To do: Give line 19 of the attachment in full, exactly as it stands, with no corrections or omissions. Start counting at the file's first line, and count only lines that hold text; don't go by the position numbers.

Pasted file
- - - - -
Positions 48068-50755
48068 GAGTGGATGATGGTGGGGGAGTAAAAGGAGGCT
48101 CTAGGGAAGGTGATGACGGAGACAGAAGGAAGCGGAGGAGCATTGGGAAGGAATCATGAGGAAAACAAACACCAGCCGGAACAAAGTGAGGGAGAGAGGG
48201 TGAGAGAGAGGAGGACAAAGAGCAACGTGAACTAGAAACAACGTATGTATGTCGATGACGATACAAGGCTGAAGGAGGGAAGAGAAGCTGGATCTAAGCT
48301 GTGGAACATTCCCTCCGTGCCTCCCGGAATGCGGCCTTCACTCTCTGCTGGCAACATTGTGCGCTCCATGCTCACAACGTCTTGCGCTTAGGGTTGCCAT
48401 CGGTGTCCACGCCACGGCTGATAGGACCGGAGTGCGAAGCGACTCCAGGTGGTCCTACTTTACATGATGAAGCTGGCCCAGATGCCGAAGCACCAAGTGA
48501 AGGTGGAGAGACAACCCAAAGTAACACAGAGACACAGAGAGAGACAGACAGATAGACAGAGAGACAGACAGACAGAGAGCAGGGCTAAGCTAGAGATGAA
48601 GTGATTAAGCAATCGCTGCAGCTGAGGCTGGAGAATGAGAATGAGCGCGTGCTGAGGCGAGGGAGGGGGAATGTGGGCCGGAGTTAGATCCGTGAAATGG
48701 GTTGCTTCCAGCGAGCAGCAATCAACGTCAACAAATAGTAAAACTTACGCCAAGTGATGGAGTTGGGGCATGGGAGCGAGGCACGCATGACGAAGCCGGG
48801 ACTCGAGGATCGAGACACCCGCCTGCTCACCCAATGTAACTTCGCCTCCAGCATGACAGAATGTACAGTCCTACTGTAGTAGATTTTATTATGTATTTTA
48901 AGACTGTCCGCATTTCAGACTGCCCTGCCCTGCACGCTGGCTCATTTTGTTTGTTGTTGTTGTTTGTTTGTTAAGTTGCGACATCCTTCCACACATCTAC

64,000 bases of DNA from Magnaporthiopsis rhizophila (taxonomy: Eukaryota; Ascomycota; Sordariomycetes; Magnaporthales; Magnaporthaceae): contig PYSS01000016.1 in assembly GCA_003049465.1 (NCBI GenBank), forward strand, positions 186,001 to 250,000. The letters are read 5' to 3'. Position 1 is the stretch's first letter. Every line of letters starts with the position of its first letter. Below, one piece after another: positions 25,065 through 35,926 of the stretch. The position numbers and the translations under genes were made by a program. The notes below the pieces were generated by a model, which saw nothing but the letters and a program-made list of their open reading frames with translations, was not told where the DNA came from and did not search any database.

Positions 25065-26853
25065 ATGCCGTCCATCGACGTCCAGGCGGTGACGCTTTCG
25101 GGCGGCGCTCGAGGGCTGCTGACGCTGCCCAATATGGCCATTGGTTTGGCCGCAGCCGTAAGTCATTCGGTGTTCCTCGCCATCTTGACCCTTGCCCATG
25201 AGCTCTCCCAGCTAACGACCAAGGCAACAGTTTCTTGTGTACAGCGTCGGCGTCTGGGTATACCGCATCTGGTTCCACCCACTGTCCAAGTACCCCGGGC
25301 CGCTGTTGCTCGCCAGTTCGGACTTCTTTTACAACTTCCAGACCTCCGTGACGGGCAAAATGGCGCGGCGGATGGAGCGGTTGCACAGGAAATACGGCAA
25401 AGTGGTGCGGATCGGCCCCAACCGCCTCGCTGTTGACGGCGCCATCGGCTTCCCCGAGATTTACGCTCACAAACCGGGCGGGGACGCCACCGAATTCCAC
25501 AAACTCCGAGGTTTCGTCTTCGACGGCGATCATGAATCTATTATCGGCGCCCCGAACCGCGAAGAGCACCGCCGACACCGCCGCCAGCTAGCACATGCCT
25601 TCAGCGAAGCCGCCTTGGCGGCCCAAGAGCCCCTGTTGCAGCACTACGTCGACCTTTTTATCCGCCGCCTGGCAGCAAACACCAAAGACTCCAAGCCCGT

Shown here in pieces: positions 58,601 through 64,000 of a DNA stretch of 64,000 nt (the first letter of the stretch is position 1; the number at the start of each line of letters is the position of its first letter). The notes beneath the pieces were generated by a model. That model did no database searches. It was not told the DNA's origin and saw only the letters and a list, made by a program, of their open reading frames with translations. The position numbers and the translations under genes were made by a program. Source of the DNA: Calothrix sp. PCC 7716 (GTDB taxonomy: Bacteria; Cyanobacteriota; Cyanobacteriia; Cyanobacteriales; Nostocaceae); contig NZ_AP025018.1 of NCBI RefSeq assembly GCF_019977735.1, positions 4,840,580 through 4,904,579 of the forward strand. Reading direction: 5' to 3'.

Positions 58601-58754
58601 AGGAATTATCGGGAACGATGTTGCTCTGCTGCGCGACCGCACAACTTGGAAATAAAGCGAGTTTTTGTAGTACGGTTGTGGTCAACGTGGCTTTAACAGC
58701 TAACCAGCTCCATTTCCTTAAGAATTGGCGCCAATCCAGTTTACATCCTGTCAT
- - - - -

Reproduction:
25501 AAACTCCGAGGTTTCGTCTTCGACGGCGATCATGAATCTATTATCGGCGCCCCGAACCGCGAAGAGCACCGCCGACACCGCCGCCAGCTAGCACATGCCT